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A question of land value

Let’s say that we have a piece of development land worth $100. That is the market value of the land based on its highest and best use at this particular point in time. Now let’s assume that the land was just encumbered with a new burden: inclusionary zoning. All of a sudden there is now a requirement to make available X% of any residential units built at 50% of average market rents for the area.

Technically, the land is now worth less than $100. And there is a school of thought out there that, in instances like this one, the price of all land should automatically reset downward to offset and account for the inclusionary zoning burden. But as I have argued before on the blog, land prices tend to be fairly sticky, unless the owner is distressed and really needs to sell.

So what can often happen is that the land owner will stubbornly cling to the original $100 number. The thinking being, “I was once told that my land is worth $100 and so that’s the minimum price I’m willing to accept.” In this scenario, you may need a broad increase in rents in order for a transaction to occur. This way the market rate units might be able to fully subsidize these new affordable units, preserving any margins and justifying the original $100 number.

Of course, the impact of inclusionary zoning is a hotly debated topic and there are a number of variables to consider. And so I will leave it at that for today. The real purpose of this post is to consider another permutation. Let’s once again say that we have a piece of development land worth $100. But instead of being owned by 13 siblings — and 3 cousins that live abroad and can’t be reached other than by fax — it’s owned by the government.

In this case, the government wants to sell the land and is considering two options. It can either (1) sell it for $100 and maximize immediate taxpayer revenue or (2) it can sell it for $80 with the condition that the buyer agree to deliver X% of affordable units (and a bunch of other goodies and positive externalities). I would also add that this fictitious town is experiencing what some might call a housing crisis.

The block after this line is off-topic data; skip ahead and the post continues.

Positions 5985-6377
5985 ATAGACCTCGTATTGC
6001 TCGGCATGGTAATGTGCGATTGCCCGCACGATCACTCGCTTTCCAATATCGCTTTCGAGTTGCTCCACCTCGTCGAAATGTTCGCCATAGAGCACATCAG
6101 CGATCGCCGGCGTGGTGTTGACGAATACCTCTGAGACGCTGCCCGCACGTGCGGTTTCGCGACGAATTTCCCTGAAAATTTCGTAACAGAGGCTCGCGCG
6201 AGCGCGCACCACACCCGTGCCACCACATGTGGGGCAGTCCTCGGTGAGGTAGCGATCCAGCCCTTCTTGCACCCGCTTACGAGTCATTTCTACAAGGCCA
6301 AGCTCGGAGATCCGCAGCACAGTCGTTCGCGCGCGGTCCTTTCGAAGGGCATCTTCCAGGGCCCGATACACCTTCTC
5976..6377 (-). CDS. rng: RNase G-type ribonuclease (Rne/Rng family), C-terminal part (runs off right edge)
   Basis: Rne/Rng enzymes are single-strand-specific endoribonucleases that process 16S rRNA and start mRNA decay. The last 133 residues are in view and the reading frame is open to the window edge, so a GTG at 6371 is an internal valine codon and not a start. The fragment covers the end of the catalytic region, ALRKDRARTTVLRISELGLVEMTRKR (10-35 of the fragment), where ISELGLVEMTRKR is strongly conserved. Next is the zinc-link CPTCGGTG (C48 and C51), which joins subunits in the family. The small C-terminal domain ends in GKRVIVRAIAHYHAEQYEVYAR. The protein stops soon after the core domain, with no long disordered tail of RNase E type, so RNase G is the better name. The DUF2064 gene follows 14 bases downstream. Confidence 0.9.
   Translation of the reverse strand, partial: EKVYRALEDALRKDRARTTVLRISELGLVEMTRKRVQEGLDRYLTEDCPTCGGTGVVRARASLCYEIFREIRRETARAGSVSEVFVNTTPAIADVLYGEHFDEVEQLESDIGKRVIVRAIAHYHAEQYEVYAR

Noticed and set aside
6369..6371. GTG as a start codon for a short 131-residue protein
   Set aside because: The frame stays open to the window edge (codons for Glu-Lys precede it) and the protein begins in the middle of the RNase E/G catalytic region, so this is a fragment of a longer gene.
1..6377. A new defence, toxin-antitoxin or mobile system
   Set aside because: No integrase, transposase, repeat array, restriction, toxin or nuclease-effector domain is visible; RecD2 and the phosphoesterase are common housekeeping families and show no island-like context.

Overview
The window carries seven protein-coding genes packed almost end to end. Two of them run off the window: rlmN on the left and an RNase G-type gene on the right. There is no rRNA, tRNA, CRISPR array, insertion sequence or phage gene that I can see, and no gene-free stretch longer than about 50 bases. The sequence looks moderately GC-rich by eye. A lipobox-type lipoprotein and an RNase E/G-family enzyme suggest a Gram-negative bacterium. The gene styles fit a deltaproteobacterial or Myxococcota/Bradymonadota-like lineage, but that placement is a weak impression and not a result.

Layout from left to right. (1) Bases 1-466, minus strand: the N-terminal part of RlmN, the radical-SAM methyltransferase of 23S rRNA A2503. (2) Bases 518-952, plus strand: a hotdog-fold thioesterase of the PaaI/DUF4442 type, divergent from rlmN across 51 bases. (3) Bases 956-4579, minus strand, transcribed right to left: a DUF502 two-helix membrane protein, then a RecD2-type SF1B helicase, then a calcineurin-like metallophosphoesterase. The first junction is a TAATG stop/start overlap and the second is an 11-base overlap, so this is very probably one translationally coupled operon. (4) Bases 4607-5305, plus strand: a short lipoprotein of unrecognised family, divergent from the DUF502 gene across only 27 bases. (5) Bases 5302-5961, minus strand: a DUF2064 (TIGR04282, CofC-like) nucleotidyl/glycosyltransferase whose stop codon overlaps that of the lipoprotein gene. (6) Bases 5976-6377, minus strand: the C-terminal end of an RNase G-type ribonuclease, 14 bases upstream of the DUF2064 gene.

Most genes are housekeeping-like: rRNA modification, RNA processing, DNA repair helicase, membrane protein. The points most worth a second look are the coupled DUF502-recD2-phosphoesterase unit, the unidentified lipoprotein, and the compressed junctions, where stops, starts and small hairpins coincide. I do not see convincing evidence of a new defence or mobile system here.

If you were a private sector actor, you would probably choose option 1. You would take the additional $20 and retire to Florida (I’m off by a few zeros). But this is the government we’re talking about and presumably the government is thinking about the broader public good. Which option do you think is better at maximizing that?


  1. Jakob P.

    To answer that question, it’s important to look at the timescale and alternative investment options for evaluating the returns.

    The $20 extra are a one-time gain. The below-market rents are an ongoing benefit for the public good. How long does the builder guarantee below-market rents, for 20 years or for 100 years, does the provision carry over to future owners? What else can the government do with $20? Are we selling the public land because we need the money for other projects (and what are their public benefits, and for how long?), or because as a city we haven’t built up the capacity to develop them by ourselves without the profit requirement?

    As a private actor, you rarely ever plan on the scale of decades. As a government, given the amount of variables involved and the fact that people rarely ever talk about the time horizon to be considered, I don’t think the decision is ever a clear-cut one. (That’s one saving grace / good excuse for government projects changing direction whenever new leadership is voted in.)

    Generally, I lean towards the camp of “if something is important to you and you want it done properly, do it yourself”. Property sold to private entities is property that won’t see public good considerations in the long run. Whether you sell for $100 or for $80, you better make sure that you’re getting a hell lot more value out of the proceeds than an appreciating, long-term usable property would get you directly. Because the moment you sell, something like 10% of the sale value immediately go down the drain of various middlemen skimming value off the top that are a write-off for the public good.


  2. If everyone knew about the inclusionary zoning policy from day one, there is nothing wrong with it. However, it is unfair to apply inclusionary zoning policies when people bought the land absent them. A simple solution would be to allow the zoning density, tax any land value gain through any rezoning, and allow a 50% (or whatever) density bonus for affordable housing.
    Government is so good at saying no, that’s why we have housing shortages (high land values mean housing shortages). It needs to figure out ways to say yes…


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